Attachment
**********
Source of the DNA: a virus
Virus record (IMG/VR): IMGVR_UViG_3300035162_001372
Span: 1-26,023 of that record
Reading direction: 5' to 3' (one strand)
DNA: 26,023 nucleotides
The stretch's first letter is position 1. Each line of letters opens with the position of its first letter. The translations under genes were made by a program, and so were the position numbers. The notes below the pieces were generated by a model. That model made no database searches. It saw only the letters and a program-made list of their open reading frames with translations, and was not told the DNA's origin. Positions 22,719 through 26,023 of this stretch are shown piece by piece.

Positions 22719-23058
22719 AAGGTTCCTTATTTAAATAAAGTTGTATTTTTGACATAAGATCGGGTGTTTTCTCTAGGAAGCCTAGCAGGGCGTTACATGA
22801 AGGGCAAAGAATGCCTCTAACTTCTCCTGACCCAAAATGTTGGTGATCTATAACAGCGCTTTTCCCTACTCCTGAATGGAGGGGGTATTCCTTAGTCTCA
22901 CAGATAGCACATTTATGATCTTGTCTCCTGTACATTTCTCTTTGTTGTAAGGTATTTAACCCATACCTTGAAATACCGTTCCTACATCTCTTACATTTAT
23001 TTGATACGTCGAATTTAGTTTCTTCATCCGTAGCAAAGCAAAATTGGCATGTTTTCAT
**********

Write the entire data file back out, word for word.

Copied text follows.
Source of the DNA: a virus
Virus record (IMG/VR): IMGVR_UViG_3300035162_001372
Span: 1-26,023 of that record
Reading direction: 5' to 3' (one strand)
DNA: 26,023 nucleotides
The stretch's first letter is position 1. Each line of letters opens with the position of its first letter. The translations under genes were made by a program, and so were the position numbers. The notes below the pieces were generated by a model. That model made no database searches. It saw only the letters and a program-made list of their open reading frames with translations, and was not told the DNA's origin. Positions 22,719 through 26,023 of this stretch are shown piece by piece.

Positions 22719-23058
22719 AAGGTTCCTTATTTAAATAAAGTTGTATTTTTGACATAAGATCGGGTGTTTTCTCTAGGAAGCCTAGCAGGGCGTTACATGA
22801 AGGGCAAAGAATGCCTCTAACTTCTCCTGACCCAAAATGTTGGTGATCTATAACAGCGCTTTTCCCTACTCCTGAATGGAGGGGGTATTCCTTAGTCTCA
22901 CAGATAGCACATTTATGATCTTGTCTCCTGTACATTTCTCTTTGTTGTAAGGTATTTAACCCATACCTTGAAATACCGTTCCTACATCTCTTACATTTAT
23001 TTGATACGTCGAATTTAGTTTCTTCATCCGTAGCAAAGCAAAATTGGCATGTTTTCAT